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Hospital visit histories of suicide decedents: a study in Utah
  1. John Berrigan1,2,
  2. Matthew Miller2,3,
  3. Wilson Zhang2,
  4. Deborah Azrael2,
  5. Catherine Barber2
  1. 1 University of Kansas School of Medicine, University of Kansas Medical Center, Kansas City, Kansas, USA
  2. 2 Harvard Injury Control Research Center, Harvard TH Chan School of Public Health, Boston, Massachusetts, USA
  3. 3 Department of Health Sciences, Northeastern University, Boston, Massachusetts, USA
  1. Correspondence to John Berrigan, University of Kansas School of Medicine, Kansas City, KS 66160, USA; jberrigan2{at}


The study aims to describe the 3-year hospital visit histories of suicide decedents in Utah grouped by the suicide method they used. Hospital visit histories from the Utah Office of Health Care Statistics were linked to a census of suicide mortality data from the National Violent Death Reporting System in 2014 and 2015. Overall, 14% of suicide decedents had visited a hospital for deliberate self-harm (DSH) and 49% for a behavioural health issue (BHI), including DSH, suicidal ideation, mental health and substance abuse, prior to their death. Firearms suicide decedents made up over half of all suicides but were the least likely to have a history of DSH or BHI prior to their death (8% and 41%, respectively). Few suicide decedents visited a hospital for DSH prior to their death, although half had visits for BHI. Hospital-based interventions that aim to prevent suicide should not be limited to visits for DSH.

  • suicide/self-harm
  • mental health
  • firearm
  • hospital care
  • public health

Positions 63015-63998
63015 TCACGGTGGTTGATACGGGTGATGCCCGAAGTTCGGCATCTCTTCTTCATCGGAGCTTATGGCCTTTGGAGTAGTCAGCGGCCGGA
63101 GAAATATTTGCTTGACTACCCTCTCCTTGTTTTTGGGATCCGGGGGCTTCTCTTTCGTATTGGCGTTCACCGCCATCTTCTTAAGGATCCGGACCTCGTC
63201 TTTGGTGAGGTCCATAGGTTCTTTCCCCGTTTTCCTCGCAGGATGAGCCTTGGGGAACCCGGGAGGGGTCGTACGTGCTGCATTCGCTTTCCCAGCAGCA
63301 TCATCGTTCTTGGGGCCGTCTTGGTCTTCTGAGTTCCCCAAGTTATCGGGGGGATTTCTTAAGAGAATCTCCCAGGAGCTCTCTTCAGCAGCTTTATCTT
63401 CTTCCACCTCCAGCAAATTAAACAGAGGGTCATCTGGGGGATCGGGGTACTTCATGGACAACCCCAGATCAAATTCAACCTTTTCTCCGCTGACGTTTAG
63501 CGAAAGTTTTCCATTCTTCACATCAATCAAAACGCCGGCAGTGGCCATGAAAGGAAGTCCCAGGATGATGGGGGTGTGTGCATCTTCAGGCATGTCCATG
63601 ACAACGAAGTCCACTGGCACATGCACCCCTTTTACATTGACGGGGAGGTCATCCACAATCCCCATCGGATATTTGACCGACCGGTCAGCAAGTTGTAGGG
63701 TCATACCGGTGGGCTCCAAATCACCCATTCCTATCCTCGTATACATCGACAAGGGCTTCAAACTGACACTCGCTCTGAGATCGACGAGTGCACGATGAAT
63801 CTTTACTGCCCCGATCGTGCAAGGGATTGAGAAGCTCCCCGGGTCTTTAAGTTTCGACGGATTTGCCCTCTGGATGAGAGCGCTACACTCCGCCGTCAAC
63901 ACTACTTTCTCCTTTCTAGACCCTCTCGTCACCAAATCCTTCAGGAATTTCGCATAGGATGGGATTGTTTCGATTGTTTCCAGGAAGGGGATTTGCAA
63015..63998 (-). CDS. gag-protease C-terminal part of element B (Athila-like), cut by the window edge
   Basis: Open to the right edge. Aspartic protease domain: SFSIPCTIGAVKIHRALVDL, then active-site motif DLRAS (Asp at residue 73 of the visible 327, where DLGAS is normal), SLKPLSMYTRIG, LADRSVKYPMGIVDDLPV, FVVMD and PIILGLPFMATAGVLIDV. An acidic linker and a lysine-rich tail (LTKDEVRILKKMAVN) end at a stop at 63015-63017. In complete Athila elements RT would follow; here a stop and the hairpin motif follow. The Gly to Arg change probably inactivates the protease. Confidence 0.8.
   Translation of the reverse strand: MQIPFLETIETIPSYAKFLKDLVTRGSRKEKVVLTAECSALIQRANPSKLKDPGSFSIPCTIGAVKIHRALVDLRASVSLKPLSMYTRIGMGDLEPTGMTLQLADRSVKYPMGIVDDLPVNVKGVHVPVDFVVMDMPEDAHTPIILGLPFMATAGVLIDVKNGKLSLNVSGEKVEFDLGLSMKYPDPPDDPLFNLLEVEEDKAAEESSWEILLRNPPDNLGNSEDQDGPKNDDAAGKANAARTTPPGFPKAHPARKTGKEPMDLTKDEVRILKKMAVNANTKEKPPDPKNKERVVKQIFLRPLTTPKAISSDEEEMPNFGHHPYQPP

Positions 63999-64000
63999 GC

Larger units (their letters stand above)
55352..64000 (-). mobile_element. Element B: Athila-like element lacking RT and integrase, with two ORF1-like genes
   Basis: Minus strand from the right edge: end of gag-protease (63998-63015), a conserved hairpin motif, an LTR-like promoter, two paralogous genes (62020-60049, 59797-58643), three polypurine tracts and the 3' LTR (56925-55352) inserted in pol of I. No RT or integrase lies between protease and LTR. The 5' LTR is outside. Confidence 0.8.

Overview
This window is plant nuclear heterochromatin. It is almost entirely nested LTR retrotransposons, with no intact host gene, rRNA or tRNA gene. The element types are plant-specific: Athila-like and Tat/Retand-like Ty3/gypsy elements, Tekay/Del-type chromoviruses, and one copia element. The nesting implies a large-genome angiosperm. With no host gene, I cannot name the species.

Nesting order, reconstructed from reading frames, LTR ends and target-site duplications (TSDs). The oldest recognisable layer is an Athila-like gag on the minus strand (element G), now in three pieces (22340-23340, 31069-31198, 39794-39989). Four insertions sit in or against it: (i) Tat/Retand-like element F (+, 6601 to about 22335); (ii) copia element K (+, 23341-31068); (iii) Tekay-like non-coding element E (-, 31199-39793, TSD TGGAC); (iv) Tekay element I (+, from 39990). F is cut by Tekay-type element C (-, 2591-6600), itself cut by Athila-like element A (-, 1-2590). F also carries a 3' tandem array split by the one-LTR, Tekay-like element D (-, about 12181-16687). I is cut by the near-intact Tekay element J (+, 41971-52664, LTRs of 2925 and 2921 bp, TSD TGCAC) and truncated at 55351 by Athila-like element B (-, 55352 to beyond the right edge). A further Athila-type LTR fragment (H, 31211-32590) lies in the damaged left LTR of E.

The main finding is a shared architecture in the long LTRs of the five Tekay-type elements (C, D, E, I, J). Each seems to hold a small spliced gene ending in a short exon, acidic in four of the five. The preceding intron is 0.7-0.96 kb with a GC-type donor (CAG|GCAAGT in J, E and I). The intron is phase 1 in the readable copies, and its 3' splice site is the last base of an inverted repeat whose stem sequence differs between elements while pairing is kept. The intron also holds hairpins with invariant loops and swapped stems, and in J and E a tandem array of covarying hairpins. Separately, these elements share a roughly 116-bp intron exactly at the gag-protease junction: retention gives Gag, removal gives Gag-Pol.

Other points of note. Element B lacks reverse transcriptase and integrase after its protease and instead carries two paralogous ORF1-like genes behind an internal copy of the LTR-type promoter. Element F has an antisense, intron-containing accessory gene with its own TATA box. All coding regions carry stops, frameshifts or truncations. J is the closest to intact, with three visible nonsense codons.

• poisoning

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  • Contributors Study conception and design: JB, MM, DA, CB. Data collection: JB, MM, DA, CB. Analysis and interpretation of results: JB, MM, DA, CB, WZ. Draft manuscript preparation: JB, MM, DA, CB, WZ. All authors reviewed the results and approved the final version of the manuscript.

  • Funding The study received funding from the Joyce Foundation and the Utah Division of Substance Abuse and Mental Health.

  • Competing interests None declared.

  • Provenance and peer review Not commissioned; externally peer reviewed.

  • Supplemental material This content has been supplied by the author(s). It has not been vetted by BMJ Publishing Group Limited (BMJ) and may not have been peer-reviewed. Any opinions or recommendations discussed are solely those of the author(s) and are not endorsed by BMJ. BMJ disclaims all liability and responsibility arising from any reliance placed on the content. Where the content includes any translated material, BMJ does not warrant the accuracy and reliability of the translations (including but not limited to local regulations, clinical guidelines, terminology, drug names and drug dosages), and is not responsible for any error and/or omissions arising from translation and adaptation or otherwise.